There's a big difference between using that channel, SMS, to remind someone to get the most out of a product they just opened, versus someone out of the blue sending a text message. Think about that logically: I just opened up my checking account. Well, of course, my bank is going to remind me to set up direct deposits. Help me do that and show me the best ways to do it. So I think you have to think about the channel separately from the context of how you use that channel.
Push messaging and in-app messaging make a lot of sense. But someone's got to download the app first. A lot of people don't think of that. And part of that is because a lot of banks, particularly big ones, are siloed -- the person who's in charge of the mobile app is in charge of mobile app engagement. But often, they don't have control over the people who don't download the app. It's a different department or a different group. So they're on the hook for overall mobile adoption and engagement. But they don't necessarily have complete authority to affect what ends up being a massive gap, which is a whole bunch of people who never download the app in the first place.
You can build the greatest, most engaging digital banking app in the world and the greatest onboarding process inside that app. If no one downloads the app, nobody will ever see it.
Quick, relevant, often, and frequent communication is key. So, simply doing that, and testing for that, you've got to do it. And via text, email, all those things. If it's highly relevant, if it's contextual, it's different than the random spam email you get. So I'd say that's the number one critical gap that many institutions have.
Email automation is not new. But a lot of the pre-existing systems for them are not catered to financial institutions specifically, which have some unique challenges. There are tons of marketing automation platforms. And think about why half of the banks don't have one set up. If you've ever gone through the process of deploying a system like that, it's a brutal process. It takes months. You go through setting up these completely arbitrary trigger rules. Like, if this happens, I'm gonna send this email. Why? I don't know why, but seems like a good idea. I just want to get through this implementation process, right?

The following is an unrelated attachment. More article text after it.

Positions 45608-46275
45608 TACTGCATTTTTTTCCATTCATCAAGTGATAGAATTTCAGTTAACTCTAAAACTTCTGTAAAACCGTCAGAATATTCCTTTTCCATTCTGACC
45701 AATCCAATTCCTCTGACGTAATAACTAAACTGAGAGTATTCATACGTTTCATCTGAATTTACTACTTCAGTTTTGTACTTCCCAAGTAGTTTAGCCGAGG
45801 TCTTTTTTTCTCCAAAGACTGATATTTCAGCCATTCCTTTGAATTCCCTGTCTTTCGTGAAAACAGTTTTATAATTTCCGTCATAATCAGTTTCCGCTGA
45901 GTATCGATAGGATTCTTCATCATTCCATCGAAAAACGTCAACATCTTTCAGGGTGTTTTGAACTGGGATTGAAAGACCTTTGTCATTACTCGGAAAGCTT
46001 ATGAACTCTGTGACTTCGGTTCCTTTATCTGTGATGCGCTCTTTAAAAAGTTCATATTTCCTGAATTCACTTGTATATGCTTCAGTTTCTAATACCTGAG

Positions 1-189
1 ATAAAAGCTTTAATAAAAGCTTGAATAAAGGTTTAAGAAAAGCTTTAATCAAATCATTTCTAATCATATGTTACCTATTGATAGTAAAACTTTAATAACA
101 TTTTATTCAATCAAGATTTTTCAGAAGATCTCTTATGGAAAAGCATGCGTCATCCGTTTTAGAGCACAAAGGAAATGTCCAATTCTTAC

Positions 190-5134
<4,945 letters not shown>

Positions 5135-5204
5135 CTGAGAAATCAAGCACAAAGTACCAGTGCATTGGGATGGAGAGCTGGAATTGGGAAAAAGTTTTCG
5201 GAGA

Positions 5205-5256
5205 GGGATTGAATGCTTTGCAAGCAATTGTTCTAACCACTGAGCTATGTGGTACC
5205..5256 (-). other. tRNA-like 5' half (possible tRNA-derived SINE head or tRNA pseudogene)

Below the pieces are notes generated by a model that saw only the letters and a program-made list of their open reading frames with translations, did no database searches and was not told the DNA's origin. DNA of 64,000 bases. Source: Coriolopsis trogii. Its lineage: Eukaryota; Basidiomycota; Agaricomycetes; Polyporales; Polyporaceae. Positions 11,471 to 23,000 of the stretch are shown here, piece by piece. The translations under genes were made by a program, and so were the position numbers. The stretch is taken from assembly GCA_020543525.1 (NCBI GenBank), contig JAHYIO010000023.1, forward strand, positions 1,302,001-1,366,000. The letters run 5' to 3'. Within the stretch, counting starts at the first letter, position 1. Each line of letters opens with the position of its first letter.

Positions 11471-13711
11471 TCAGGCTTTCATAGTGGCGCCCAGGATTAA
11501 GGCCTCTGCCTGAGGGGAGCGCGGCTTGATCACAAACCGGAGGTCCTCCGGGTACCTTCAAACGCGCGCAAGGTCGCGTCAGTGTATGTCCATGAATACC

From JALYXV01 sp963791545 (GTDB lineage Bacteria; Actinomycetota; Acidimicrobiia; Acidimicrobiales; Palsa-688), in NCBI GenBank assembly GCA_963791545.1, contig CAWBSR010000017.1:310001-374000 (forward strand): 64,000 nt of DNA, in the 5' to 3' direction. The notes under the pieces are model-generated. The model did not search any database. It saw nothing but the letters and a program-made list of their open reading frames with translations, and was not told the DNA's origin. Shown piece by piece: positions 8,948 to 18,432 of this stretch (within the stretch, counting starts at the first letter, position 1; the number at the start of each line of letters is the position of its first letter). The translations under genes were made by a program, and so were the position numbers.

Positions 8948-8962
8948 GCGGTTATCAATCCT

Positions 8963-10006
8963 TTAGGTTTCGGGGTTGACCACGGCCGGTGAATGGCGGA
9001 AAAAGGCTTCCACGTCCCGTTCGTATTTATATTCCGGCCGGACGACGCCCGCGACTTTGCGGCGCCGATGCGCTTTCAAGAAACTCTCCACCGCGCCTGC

You get to the end of that after many months, you set it up, it's running, the last thing you want to do is open up that can of worms and test it again, or optimize those decisions you made. So I'd bifurcate financial institutions: those community banks and credit unions that really just do not have the capacity or capability to set that up to begin with. So, they just hand out the pack of brochures and make some phone calls. And then you have those who have trudged through that process, but they were so glad to move on to the next one, they didn't test and optimize, see if it worked. It's just set it, forget it. Move on to the next thing.